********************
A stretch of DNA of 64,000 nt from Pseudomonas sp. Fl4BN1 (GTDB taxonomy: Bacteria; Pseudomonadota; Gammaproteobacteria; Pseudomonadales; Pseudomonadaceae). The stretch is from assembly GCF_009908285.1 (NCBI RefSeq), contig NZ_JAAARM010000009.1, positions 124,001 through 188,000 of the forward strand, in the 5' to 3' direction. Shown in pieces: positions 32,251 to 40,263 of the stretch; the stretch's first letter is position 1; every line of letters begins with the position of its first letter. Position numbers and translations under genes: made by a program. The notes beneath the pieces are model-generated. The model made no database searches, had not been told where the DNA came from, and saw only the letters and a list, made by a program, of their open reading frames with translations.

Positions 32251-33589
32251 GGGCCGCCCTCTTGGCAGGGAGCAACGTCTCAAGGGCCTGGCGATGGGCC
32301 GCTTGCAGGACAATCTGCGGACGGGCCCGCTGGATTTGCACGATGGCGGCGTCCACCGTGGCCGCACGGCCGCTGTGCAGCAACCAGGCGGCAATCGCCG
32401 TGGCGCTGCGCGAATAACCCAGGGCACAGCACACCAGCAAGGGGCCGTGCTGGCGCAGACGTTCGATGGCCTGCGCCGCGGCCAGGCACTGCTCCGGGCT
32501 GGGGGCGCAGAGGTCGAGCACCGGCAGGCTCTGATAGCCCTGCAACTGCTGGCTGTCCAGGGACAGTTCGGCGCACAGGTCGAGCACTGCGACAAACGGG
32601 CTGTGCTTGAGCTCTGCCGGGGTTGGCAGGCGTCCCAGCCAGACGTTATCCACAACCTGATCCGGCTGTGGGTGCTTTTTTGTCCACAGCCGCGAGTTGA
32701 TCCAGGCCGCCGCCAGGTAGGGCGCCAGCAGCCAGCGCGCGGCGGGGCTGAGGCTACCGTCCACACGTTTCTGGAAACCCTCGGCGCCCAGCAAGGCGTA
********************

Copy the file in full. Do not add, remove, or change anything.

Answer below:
A stretch of DNA of 64,000 nt from Pseudomonas sp. Fl4BN1 (GTDB taxonomy: Bacteria; Pseudomonadota; Gammaproteobacteria; Pseudomonadales; Pseudomonadaceae). The stretch is from assembly GCF_009908285.1 (NCBI RefSeq), contig NZ_JAAARM010000009.1, positions 124,001 through 188,000 of the forward strand, in the 5' to 3' direction. Shown in pieces: positions 32,251 to 40,263 of the stretch; the stretch's first letter is position 1; every line of letters begins with the position of its first letter. Position numbers and translations under genes: made by a program. The notes beneath the pieces are model-generated. The model made no database searches, had not been told where the DNA came from, and saw only the letters and a list, made by a program, of their open reading frames with translations.

Positions 32251-33589
32251 GGGCCGCCCTCTTGGCAGGGAGCAACGTCTCAAGGGCCTGGCGATGGGCC
32301 GCTTGCAGGACAATCTGCGGACGGGCCCGCTGGATTTGCACGATGGCGGCGTCCACCGTGGCCGCACGGCCGCTGTGCAGCAACCAGGCGGCAATCGCCG
32401 TGGCGCTGCGCGAATAACCCAGGGCACAGCACACCAGCAAGGGGCCGTGCTGGCGCAGACGTTCGATGGCCTGCGCCGCGGCCAGGCACTGCTCCGGGCT
32501 GGGGGCGCAGAGGTCGAGCACCGGCAGGCTCTGATAGCCCTGCAACTGCTGGCTGTCCAGGGACAGTTCGGCGCACAGGTCGAGCACTGCGACAAACGGG
32601 CTGTGCTTGAGCTCTGCCGGGGTTGGCAGGCGTCCCAGCCAGACGTTATCCACAACCTGATCCGGCTGTGGGTGCTTTTTTGTCCACAGCCGCGAGTTGA
32701 TCCAGGCCGCCGCCAGGTAGGGCGCCAGCAGCCAGCGCGCGGCGGGGCTGAGGCTACCGTCCACACGTTTCTGGAAACCCTCGGCGCCCAGCAAGGCGTA